Joan then shifts to describing what she calls ‘inner weather’
“The inner weather is much the same—endlessly changing weather systems, sometimes cloudy and sometimes crystal clear. All of it one whole undivided, inseparable happening without any solid borders or seams: cloudy and clear, inside and outside.”

This enables Joan to gently invite us to challenge ourselves spiritually within the context of teachings on nonduality;

“In every instant, the universe is born anew. When we’re awake, we notice this. New Year’s Eve and New Year’s Day is a wonderful time to appreciate the newness of every moment—to notice what happens when we leave the known (the past) behind and are simply Here / Now, awake and present—not needing any handles (any conceptual formulations or explanations), not needing to know who or what we are or what this is, not needing any purpose or meaning, but simply being present, being this moment, just as it is.”

The challenges come in the form of questions – enough for weeks or months of meditation;

“Of course, I’m not talking about losing our functional memory or permanently erasing all knowledge of history—that all has its usefulness—but can we be awake to when this is useful and when it is simply a burden? Can we question our stories and beliefs? Can we hold them lightly? Can we notice how the “same old me” with “my same old problems” reincarnates through thinking and story-telling, how “the same old world” is seemingly recreated again and again? Can we wonder if this needs to continue? Can we simply be present with the raw energies in the body, whatever they are, and with the pure sensory aliveness of what is, right now? Can we notice how different this living reality is from all the ideas and concepts about it?”

In this last section Joan gives us what for me is the only definition of reincarnation that makes sense – Can we notice how the “same old me” with “my same old problems” reincarnates through thinking and story-telling, how “the same old world” is seemingly recreated again and again?. The first being”inner weather’ Two brilliant ideas.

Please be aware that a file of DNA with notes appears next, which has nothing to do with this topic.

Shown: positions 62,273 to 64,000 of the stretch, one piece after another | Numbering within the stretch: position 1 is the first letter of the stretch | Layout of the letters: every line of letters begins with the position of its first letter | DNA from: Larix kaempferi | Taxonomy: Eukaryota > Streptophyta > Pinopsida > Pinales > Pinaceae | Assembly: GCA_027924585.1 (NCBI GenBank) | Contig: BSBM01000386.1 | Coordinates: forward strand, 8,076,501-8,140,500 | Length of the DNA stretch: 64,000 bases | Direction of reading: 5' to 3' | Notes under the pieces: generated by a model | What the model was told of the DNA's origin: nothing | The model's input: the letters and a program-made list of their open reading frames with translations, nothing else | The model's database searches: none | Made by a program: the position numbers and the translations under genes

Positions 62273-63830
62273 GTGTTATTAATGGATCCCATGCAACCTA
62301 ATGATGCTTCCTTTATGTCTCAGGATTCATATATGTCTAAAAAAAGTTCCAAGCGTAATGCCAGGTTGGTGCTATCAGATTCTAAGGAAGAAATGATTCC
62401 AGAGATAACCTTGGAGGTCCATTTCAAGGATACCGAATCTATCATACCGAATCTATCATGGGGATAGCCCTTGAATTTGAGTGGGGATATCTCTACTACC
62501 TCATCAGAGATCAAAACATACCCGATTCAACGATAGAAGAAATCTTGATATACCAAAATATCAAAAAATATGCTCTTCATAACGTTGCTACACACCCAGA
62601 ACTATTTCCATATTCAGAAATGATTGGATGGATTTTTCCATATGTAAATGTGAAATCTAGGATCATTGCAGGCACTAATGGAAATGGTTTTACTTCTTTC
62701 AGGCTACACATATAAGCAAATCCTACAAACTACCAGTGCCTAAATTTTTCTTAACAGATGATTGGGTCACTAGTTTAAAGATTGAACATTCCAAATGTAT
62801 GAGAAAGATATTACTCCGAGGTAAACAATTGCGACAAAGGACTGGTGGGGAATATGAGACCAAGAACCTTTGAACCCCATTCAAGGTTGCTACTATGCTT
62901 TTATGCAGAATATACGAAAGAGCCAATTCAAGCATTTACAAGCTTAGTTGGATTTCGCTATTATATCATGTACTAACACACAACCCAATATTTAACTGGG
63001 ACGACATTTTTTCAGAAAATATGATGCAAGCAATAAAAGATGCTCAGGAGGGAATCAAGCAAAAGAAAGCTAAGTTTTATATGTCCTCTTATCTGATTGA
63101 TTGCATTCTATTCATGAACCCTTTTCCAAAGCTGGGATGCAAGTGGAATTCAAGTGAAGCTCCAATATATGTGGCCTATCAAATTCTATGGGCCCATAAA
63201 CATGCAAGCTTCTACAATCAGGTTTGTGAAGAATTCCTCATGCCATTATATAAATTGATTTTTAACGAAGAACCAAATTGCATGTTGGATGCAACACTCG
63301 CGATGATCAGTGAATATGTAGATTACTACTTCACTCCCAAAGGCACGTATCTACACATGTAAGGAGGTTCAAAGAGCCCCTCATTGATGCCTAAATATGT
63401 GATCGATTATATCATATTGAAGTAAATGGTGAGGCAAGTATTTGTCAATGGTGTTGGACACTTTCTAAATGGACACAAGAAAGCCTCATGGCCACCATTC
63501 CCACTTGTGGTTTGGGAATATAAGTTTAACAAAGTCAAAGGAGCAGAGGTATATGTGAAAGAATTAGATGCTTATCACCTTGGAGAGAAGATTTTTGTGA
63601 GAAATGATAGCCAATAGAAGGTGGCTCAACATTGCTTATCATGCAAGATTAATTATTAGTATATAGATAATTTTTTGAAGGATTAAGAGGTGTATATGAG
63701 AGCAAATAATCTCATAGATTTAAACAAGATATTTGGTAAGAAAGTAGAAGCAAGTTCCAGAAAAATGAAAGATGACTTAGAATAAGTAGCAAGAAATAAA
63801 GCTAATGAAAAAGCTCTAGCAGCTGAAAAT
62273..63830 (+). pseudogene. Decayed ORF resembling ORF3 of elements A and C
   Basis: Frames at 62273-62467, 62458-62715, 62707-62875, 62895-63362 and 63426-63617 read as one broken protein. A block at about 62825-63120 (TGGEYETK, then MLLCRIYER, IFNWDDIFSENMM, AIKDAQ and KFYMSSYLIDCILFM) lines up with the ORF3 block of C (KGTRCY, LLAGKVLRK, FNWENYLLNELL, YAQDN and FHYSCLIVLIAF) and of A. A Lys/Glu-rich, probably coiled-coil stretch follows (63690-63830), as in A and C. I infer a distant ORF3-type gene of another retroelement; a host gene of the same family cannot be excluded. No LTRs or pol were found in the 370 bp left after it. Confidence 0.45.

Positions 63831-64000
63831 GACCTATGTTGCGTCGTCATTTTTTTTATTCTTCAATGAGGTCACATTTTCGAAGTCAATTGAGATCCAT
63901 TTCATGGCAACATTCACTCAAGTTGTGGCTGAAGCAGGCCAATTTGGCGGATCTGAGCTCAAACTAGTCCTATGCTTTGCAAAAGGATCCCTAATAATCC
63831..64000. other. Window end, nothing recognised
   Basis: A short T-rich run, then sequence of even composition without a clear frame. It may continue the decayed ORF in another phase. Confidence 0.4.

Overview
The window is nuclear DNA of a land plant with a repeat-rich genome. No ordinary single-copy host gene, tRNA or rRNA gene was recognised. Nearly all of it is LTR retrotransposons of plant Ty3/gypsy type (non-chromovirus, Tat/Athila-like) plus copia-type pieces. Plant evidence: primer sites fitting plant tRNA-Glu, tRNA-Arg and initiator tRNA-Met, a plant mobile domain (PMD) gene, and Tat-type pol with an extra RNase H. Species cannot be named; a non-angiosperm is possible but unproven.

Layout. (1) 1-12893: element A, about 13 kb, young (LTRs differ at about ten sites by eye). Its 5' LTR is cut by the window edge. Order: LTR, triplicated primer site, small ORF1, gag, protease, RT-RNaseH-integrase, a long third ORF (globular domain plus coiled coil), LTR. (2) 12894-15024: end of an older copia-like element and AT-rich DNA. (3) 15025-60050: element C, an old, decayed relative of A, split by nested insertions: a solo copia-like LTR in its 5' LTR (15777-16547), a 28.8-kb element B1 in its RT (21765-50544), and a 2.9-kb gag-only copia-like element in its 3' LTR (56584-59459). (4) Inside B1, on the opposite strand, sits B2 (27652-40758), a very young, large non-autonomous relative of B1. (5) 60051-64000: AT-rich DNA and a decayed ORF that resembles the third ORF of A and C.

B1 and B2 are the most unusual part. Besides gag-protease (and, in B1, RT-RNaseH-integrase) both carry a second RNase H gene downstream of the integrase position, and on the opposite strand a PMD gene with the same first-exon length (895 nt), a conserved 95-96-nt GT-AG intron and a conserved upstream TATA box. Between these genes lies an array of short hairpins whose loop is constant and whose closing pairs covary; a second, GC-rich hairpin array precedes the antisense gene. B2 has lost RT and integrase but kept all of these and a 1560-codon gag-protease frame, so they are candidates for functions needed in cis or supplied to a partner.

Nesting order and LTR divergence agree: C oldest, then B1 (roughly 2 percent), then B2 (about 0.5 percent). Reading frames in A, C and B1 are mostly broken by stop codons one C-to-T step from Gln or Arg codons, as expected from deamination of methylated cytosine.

Brilliant writing, brilliant teaching. Joan’s wonderful website is here –



Here are a couple of definitions of evanescence;

‘…evanescence is a noun that means the event of fading and gradually vanishing from sight.

After you lose a loved one, often you’re gripped with a fear of evanescence, or the rapid fading from sight or memory of that person. Evanescence comes from the Latin evanescere meaning “disappear, vanish.””

Something that possesses qualities of evanescence, has a quality of disappearing or vanishing. The evanescence of a shooting star makes it hard to catch — it’s there one moment and gone the next. Evanescence is a word typically used to describe an event that fades from sight or memory, or sometimes the fleeting quality of worldly success. –


Soon passing out of sight, memory, or existence; quickly fading or disappearing:
the evanescent Arctic summer’

Words that rhyme with evanescent

acquiescent, adolescent, albescent, Besant, coalescent, confessant, convalescent, crescent, depressant, effervescent, erubescent, excrescent, flavescent, fluorescent, immunosuppressant, incandescent, incessant, iridescent, juvenescent, lactescent, liquescent, luminescent, nigrescent, obsolescent, opalescent, pearlescent, phosphorescent, pubescent, putrescent, quiescent, suppressant, turgescent, virescent, viridescent

Mist on river Burnlaw

RP Is this not also resurrection – of self from slough of despond to Self?